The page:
Michael Delmonico has extensive experience providing planning advice to families, college students, and individuals of all ages going through all stages of life.
In a recent blog, Michael discussed the major expenses for recent college students and tips to help them save their money. In this blog, Michael Delmonico discusses essential money management tips for newlyweds and married couples.
Congratulations, you’re married! Pop the champagne and enjoy the ceremony, but don’t get too wrapped up in all the roses, you’ve got a lot of new responsibilities now. One of the new responsibilities that often trips up newlyweds is handling money and savings (which is tough enough as it is when you’re single). Nevertheless, it’s something you have to address, and if you approach it with these concepts in mind, you and your spouse can go about making an effective budget and make married life that much easier.
Communication is Key
Whatever your situation is, openly communicating with your significant other is key to maintaining stability. Chances are, money saving goals were probably not high on the list of discussion topics during your honeymoon. However, talking with your significant other about how to approach your spending habits is a must.
Honesty is extremely important when figuring out how you’re going to manage life together. When you sit down to talk about your plan, bring any paperwork, bills, or bank statements you can find, in order to get the whole picture, and make sure to be honest with your spouse about your situation. This goes beyond the initial planning stage: when making these kinds of decisions that affect the two of you, make sure to run the idea by your significant other before making a final decision every time. Michael Delmonico has found that with many couples, leaving your spouse out of decision making is a surefire way to cause tension, as well as increase the chances of making a mistake that could negatively affect the both of you in the long run.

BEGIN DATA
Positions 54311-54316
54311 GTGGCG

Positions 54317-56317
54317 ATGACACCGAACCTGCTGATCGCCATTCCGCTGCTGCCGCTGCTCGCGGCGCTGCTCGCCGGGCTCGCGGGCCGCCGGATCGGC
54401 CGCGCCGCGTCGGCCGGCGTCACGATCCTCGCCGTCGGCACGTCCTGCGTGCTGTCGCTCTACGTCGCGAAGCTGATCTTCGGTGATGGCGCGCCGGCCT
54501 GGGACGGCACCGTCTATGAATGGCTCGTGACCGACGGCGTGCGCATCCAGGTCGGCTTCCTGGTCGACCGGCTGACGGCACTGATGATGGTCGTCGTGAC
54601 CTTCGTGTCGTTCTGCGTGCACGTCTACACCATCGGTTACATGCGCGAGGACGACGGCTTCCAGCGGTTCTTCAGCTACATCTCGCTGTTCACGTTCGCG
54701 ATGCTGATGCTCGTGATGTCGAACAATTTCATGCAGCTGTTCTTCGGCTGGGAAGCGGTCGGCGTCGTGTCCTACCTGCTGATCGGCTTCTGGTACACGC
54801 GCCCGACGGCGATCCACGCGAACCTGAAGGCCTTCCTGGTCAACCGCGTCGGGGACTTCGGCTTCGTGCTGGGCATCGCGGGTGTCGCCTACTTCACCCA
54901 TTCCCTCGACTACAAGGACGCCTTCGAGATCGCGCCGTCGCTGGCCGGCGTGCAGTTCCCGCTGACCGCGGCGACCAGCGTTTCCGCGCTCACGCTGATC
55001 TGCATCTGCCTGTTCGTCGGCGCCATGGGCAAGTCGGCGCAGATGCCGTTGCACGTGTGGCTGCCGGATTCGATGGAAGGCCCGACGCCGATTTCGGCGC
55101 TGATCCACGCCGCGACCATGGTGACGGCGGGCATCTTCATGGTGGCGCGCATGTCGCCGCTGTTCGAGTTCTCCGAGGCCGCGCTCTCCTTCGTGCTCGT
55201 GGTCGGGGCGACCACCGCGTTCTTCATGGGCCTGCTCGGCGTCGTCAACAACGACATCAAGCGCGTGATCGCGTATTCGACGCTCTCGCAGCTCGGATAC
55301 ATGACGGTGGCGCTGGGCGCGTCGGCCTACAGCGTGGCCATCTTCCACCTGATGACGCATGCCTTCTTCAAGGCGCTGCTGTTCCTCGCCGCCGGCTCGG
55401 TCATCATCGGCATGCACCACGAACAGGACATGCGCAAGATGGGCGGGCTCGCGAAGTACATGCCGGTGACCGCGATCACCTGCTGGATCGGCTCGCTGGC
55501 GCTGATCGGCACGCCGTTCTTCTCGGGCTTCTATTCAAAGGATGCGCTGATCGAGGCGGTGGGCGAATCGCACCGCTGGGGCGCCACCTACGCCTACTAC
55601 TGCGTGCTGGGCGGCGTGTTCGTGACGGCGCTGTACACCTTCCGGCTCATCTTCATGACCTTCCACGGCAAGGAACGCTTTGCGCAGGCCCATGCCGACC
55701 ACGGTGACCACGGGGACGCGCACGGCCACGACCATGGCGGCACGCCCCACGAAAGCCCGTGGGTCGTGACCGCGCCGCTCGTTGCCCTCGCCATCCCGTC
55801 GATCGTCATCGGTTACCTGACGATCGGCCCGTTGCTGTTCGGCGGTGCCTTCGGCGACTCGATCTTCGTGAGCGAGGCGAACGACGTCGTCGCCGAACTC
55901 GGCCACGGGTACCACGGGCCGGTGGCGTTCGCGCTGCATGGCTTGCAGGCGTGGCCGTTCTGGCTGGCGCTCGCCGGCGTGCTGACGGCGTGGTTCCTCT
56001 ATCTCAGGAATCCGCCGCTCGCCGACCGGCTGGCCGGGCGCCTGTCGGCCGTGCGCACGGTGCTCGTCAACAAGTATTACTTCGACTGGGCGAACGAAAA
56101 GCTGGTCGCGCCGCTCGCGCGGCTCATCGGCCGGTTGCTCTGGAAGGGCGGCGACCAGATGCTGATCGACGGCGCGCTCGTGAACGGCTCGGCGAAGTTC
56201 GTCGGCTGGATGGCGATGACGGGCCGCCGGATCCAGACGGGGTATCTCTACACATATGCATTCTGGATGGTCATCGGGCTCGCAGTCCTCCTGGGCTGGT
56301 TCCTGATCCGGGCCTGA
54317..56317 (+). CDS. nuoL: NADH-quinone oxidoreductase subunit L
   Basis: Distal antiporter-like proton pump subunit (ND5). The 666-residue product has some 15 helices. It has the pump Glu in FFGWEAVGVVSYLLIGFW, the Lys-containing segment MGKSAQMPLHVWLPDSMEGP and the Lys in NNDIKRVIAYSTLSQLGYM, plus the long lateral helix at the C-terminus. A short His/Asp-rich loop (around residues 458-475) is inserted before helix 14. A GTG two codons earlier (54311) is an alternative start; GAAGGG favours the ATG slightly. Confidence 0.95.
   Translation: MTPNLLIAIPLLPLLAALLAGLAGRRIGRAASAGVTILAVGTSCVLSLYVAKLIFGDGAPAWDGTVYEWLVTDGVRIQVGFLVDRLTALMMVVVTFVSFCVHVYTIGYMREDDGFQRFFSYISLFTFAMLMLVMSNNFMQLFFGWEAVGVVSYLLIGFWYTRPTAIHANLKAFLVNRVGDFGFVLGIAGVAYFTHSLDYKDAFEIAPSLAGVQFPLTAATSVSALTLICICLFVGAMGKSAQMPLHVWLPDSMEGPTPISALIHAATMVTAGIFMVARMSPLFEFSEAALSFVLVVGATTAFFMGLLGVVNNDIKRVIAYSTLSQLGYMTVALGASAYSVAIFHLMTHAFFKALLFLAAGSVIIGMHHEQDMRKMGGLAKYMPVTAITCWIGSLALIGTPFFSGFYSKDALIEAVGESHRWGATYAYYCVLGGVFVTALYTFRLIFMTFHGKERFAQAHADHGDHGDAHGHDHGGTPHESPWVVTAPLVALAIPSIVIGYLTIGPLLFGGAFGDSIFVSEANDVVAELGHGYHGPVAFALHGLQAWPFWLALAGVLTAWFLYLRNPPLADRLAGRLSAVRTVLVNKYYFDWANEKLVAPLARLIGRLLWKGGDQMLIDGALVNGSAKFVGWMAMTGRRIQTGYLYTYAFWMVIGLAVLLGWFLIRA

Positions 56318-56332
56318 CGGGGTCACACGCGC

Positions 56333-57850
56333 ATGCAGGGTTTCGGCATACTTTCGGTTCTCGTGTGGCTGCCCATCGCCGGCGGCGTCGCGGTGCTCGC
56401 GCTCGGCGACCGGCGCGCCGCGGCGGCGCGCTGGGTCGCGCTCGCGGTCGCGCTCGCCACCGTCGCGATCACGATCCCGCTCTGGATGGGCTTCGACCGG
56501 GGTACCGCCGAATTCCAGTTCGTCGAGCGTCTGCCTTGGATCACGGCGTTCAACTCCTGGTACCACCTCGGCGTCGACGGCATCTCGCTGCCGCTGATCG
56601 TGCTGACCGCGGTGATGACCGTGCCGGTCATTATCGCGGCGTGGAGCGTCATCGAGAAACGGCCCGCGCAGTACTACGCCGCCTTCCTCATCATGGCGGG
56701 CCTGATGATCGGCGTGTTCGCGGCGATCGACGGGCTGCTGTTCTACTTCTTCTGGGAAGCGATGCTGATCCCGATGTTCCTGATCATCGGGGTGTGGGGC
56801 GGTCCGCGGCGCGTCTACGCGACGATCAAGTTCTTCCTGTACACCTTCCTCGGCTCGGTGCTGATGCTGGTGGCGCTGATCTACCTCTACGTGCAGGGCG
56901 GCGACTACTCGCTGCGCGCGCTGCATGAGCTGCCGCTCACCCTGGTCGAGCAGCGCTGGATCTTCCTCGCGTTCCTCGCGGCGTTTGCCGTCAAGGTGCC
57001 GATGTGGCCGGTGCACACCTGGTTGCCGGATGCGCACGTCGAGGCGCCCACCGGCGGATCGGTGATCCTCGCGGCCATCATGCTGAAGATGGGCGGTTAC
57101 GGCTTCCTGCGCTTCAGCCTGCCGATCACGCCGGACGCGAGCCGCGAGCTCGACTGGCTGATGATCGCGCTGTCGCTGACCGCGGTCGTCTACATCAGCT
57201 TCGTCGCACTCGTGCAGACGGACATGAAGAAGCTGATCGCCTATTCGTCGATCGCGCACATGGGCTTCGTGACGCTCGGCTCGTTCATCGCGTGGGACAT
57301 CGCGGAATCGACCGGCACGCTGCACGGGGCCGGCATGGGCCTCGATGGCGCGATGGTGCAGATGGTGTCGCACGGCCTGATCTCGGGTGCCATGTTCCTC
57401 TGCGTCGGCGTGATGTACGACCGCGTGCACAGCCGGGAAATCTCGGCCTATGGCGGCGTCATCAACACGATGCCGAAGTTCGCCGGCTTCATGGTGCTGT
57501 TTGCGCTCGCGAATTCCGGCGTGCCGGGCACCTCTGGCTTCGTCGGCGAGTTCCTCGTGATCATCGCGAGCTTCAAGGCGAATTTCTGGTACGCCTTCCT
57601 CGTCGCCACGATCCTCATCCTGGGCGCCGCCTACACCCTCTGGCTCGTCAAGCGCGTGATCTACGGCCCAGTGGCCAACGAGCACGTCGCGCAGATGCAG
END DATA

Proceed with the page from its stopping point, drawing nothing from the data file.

Get Your Priorities Straight
Now that you and your spouse know where you both stand, you can figure out where you want to be in the future. Michael Delmonico has found that the best way to do this is to ask simple questions to figure out what kind of life you’d like to live. Once you’ve done some speculating and settled on some goals, you can begin to prioritize them, separating short term goals (for example, making monthly rent) and long term goals (starting a college fund for any future children). Remember to prioritize both your short and long term goals, and understand that sometimes compromise may be necessary. Goals may be added or abandoned along the way, and in order to make a more pressing short term goal, a long-term goal may at times have to suffer a setback. Your plans will likely end up changing, and this is natural. However, some changes are acceptable, while others are unnecessary.
Live Within Your Means
Having a flexible plan that can adapt to unforeseen events and compensate when necessary is important; however, this in no way applies to luxury items and splurging. Your plan should be based around making sure you meet all your needs, and should only be deviated from in order to meet those needs. If you find that you have disposable income at the end of the month after all your needs and goals have been met, go ahead, live it up (this can be planned for if you include an “Entertainment” or “Leisure” category to your budget, set to the lowest priority). But if you can’t afford to do it without dipping into your emergency fund, or the money you’re saving up to buy a house with, then you can’t afford to do it. Accepting this and rigidly adhering to your budget is possibly the most important aspect of the budget: a plan can only work if you follow the plan. However, sticking to your plan will be rewarding in and of itself, and forgoing splurging in the short-term will allow you to afford much nicer things later on.
To learn more about money management and planning tips, check out Michael Delmonico on Certified Consumer Reviews: http://certifiedconsumerreviews.com/michael-delmonico/.